[vc_row full_width=”stretch_row” css=”.vc_custom_1531732107238{background-color: #fcc118 !important;}”][vc_column]

[/vc_column][/vc_row][vc_row css=”.vc_custom_1531730959461{border-bottom-width: 1px !important;background-color: #f9fafb !important;border-bottom-color: #eef3f7 !important;border-bottom-style: solid !important;}”][vc_column css=”.vc_custom_1531891416301{margin-bottom: 0px !important;}”][bsfp-cryptocurrency style=”widget-6″ align=”auto” columns=”2″ scheme=”light” coins=”top-x-coins” coins-count=”8″ coins-selected=”” currency=”USD” title=”Cryptocurrencies” show_title=”0″ icon=”” heading_color=”” heading_style=”default” bs-show-desktop=”1″ bs-show-tablet=”1″ bs-show-phone=”1″ css=”.vc_custom_1531730265600{margin-bottom: 0px !important;}” custom-css-class=”” custom-id=””][/vc_column][/vc_row]

Monetizing online identities with SimpDAOs


Managing editor of Bloomberg Crypto, Stacy Marie Ishmael, and her guests, Bloomberg reporter Emily Nicolle and Ph.D. student Florence Smith Nicholls talked about online identities and the emergence of SimpDAOs as a way to monetize them in a recent episode of the Bloomberg Crypto podcast.

Ishmael stressed the importance of the subject by saying:

“Experimenting with who you are online, especially if those identities are really different from how you present to the analog world is not a totally new concept. […] It’s no surprise that folks are using crypto and blockchain to play with their self-expression

But some folks are using blockchain-enabled structures to monetize these experiments with identity, including their gender presentation.

These DAOs have been increasing in numbers since January 2022. They can be established by the influencer themselves to monetize their online identity, sexually or platonically, or they could be set by a third party who doesn’t seek permission from the influencer.

The term comes from Simping- a slang term used to describe someone who has intense sympathy towards someone else. In the case of SimpDAOs, the members, or “simps,” are usually men willing to express their admiration toward a female influencer.

SimpDAOs by influencers

One of the first and most popular SimpDAO, IreneDAO, is an excellent example of the SimpDAOs launched with the influencer’s blessings.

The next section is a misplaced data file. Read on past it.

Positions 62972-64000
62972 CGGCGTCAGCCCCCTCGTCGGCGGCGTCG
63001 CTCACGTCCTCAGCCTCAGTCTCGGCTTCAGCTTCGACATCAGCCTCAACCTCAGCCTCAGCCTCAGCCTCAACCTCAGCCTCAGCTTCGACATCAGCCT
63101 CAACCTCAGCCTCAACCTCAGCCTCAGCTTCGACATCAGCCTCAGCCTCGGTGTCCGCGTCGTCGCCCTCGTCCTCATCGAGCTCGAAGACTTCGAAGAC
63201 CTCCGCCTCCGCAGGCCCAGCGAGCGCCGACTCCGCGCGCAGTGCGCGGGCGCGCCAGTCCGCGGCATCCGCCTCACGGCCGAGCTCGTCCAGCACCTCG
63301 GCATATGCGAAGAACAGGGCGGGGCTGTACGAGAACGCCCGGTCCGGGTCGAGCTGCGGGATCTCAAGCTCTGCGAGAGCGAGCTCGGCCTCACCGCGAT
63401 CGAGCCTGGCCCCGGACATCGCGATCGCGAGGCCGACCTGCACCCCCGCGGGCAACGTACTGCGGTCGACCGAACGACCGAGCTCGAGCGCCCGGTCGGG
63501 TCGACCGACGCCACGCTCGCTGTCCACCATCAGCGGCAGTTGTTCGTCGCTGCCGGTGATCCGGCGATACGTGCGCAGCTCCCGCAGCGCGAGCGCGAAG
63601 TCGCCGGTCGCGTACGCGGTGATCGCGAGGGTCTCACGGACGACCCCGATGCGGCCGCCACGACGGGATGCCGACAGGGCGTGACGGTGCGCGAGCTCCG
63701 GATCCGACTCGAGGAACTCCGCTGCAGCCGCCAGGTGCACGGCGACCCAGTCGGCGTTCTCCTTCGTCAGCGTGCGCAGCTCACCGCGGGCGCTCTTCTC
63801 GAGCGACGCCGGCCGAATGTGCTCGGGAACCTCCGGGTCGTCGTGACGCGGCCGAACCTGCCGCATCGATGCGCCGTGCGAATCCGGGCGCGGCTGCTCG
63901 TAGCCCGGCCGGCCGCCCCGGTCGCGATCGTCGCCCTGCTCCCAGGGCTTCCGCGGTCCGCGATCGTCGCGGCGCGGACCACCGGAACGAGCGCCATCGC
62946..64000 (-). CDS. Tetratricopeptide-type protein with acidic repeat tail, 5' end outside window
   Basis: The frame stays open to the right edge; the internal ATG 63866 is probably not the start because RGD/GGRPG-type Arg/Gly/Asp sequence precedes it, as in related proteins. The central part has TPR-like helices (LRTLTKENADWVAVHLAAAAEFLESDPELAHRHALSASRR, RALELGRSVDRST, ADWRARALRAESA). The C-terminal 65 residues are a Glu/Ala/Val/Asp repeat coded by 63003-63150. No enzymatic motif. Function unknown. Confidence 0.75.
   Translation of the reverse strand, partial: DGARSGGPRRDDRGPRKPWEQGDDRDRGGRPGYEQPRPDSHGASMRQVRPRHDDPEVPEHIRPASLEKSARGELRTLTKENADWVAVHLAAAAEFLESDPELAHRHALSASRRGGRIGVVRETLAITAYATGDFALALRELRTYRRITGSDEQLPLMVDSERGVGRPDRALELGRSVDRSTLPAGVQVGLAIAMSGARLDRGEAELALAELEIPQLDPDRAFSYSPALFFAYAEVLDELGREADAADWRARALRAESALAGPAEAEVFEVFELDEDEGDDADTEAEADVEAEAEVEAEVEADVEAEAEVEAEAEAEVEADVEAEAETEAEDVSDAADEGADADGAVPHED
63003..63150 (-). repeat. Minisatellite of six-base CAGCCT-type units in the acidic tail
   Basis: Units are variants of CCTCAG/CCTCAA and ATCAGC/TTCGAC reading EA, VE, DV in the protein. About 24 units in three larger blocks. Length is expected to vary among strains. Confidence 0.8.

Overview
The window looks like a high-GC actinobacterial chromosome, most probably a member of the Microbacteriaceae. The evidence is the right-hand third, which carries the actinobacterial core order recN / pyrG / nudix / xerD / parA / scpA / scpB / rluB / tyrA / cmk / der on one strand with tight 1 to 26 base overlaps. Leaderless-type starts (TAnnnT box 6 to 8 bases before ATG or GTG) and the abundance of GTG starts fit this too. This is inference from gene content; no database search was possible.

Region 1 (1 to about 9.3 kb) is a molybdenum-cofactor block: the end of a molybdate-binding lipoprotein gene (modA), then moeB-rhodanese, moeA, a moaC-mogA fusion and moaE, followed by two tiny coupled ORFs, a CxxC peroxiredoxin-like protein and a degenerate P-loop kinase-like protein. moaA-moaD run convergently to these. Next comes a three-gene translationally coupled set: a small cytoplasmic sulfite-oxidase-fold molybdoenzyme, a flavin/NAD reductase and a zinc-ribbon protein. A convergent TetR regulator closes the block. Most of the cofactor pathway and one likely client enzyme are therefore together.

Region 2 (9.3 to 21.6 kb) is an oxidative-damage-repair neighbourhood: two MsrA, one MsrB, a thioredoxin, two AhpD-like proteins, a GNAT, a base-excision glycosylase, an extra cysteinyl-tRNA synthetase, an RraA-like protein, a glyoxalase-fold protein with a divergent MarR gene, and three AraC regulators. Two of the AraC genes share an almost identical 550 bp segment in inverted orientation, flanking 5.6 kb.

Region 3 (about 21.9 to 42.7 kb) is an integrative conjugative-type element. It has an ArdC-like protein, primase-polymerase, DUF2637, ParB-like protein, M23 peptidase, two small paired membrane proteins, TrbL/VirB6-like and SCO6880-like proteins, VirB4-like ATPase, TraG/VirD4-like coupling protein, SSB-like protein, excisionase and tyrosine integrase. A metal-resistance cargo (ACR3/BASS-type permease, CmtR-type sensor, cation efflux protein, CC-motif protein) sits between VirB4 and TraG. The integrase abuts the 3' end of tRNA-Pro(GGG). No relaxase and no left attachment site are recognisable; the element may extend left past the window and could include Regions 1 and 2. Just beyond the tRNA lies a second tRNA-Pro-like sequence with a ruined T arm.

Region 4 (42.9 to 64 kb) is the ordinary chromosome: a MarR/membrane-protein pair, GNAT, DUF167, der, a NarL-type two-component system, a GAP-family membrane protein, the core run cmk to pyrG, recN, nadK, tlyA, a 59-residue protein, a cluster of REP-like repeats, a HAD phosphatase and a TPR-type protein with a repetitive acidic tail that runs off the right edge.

The IreneDAO was established by the 28-year-old influencer Yuqing Irene Zhao. After Zhao created a line of stickers for her fans to use on their Telegram group, one member suggested she mint them as NFTs.

Upon her agreement, her fan community tokenized the stickers and created 1,106 piece NFT line, and all sold out within minutes. Prominent names like Galaxy Investment Partners’ CEO Mike Novogratz and famous YouTuber Logan Paul also bought her NFTs.

IreneDAO is an example of a female influencer using crypto mechanics to create a community and an income stream for themselves. In such instances, fans can participate actively in the DAO or contribute to the influencers’ reputation by deciding on what projects they should take on or not.

Zhao commented on the success of her SimpDAO and told Bloomberg:

“Fans can come up with very structured advice, like how I should do the DAO, how I should position myself in the space, or whether I should still take adverts on Instagram. Without IreneDAO, I wouldn’t even have this chance to interact with them,”

IreneDAO offers an entrance to the fan community and the governance of the DAO itself. Some influencers establish SimpDAOs to sell a chance to video-meet their fans, while some also carry sexual connotations.

SimpDAOs for influencers

So far, SimpDAOs don’t appear to be concerning. The concept gets tricky when the owner of the DAO is not the influencer themselves. Unfortunately, such SimpDAOs have been on the rise too.

Often, these unauthorized SimpDAOs are launched using influencers’ identities like the example of PokiDAO, a SimpDAO established for Twitch streamer Pokimane. However, there are SimpDAOs for globally famous names like Elon Musk, Dua Lipa, or Zendaya.

Most of the owners of such SimpDAOs also argue that what they’re doing is not wrong. They often adopt a simple fan group doctrine. For example, Dua Lipa’s SimpDAO says “For The Simps, By The Simps” in their Twitter header.

Another example comes from the unauthorized SimpDAO of influencer Belle Delphine, who became globally famous when he sold her bath water to her fans. The owner of the BelleDAO admitted that Delphine was not included in the project and said:

“I think nothing to do with Belle Delphine, just using her pics.”

Leave A Reply

Your email address will not be published.